Computer-based training available to all

  • Published
  • By Tech. Sgt. Jim Verchio
  • Air Force Communications Agency Public Affairs
For Air Force people wishing to further their education, the solution could be just a mouse click away. The U.S. Air Force computer-based training system, located at, allows people to supplement major blocks of formal education that may not be a part of an individual’s current curriculum.

People do not receive certification for courses offered through the system, but the training prepares students for the certification exams, said Master Sgt. Wayne Repke, program manager for CBT.

“The majority of courses are geared toward the comm and info career fields, but anyone affiliated with the Air Force can use the CBT,” he said. “This is really a valuable tool that allows users not only a chance for professional development, it also provides them the means to do a better job at work.”

The complete system is available to all active-duty Airmen, Department of the Air Force civilians, Air National Guard members and Air Force reservists. Although nearly 700,000 Airmen and civilians have electronic access to CBT’s desktop applications library called “Books24x7,” only 3,000 of the more than 400,000 registered employees have used this service.

Since the inception of CBT systems, officials at the Air Force Communications Agency training management office here have worked to make sure the courses offered reflect the current needs of the Air Force. New information-technology and business-skill courses continually replace many of the older IT courses no longer used by the Air Force, Sergeant Repke said.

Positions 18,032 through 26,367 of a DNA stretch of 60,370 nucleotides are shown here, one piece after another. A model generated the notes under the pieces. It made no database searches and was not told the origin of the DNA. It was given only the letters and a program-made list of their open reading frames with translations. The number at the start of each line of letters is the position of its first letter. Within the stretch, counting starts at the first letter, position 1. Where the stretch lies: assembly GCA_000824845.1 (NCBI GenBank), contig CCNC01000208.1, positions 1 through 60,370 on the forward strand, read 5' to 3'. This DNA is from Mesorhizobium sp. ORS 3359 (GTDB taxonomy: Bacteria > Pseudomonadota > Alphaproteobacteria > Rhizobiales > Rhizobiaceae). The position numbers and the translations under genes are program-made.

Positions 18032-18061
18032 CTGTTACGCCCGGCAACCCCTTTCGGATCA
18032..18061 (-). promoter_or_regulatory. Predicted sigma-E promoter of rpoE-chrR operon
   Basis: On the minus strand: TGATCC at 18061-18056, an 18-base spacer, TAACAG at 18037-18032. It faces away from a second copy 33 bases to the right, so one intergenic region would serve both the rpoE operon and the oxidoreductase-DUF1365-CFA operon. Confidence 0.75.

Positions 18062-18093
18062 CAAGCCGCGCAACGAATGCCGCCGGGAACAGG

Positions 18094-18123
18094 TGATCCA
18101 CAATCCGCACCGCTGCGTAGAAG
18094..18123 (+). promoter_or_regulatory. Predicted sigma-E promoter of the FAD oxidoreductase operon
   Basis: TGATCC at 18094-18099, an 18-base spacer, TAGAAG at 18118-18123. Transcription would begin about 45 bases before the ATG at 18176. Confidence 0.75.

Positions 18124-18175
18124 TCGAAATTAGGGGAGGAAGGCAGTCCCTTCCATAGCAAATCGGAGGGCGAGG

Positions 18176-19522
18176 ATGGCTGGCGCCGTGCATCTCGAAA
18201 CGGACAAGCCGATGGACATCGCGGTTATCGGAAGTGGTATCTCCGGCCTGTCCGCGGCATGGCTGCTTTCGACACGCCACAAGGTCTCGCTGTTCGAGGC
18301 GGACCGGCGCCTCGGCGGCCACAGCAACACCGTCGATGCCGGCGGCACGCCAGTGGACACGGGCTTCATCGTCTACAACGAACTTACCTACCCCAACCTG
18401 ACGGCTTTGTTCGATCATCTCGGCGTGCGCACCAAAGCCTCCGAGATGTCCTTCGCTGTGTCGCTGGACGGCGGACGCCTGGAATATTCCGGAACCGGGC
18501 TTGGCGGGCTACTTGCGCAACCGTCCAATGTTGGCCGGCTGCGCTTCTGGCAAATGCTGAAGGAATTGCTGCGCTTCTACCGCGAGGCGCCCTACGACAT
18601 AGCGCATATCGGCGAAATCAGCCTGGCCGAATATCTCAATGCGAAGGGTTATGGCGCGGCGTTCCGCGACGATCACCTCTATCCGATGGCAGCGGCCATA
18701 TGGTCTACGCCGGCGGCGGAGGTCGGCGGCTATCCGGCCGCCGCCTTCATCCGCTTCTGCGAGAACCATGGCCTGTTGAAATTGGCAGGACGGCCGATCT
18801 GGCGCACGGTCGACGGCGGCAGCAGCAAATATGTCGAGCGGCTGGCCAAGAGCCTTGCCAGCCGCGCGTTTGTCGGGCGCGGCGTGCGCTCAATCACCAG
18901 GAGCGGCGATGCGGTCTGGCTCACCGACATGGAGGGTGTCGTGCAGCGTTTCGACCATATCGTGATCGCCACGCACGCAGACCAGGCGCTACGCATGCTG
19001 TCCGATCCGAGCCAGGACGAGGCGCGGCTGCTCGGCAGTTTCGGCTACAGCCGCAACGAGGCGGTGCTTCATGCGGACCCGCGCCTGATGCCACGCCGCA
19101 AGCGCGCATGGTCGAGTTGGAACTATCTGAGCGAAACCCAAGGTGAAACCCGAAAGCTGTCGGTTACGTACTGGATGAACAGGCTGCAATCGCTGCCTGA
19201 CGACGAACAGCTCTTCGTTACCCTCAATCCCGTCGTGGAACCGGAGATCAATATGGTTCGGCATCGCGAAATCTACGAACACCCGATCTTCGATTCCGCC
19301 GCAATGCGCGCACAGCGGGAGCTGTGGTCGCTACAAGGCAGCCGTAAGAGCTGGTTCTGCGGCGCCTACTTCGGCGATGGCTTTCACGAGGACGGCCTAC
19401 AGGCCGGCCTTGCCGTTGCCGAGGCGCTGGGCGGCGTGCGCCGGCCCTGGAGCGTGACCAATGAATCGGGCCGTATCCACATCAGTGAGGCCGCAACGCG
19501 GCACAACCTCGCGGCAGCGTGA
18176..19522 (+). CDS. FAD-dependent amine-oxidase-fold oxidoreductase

“Books24x7” is an extensive reference library of commercial books and how-to guides for most software applications. It is accessible exclusively to Air Force employees and offers a search function. Within a few seconds after typing in his or her question, an employee will see a list of books giving access to the applicable material.

“The Air Force is really pushing hard to promote professional development,” Sergeant Repke said. “Take (Books 24X7) for example. Nobody can afford to have all these manuals. The Air Force is paying for the service so the student doesn’t have to. It’s another example of how the Air Force is empowering people to improve themselves and their work performance.”

The CBT program offers more than 1,700 courses encompassing both information technology and business skills including: software development; server technologies; database systems; project management; operating systems; Internet and network technologies; desktop computer skills; and budgeting.

This list is extensive, but Sergeant Repke said it is not all inclusive. He explained that virtually anyone can find courses to suit his or her particular needs. (Amy Hummert contributed to this article.)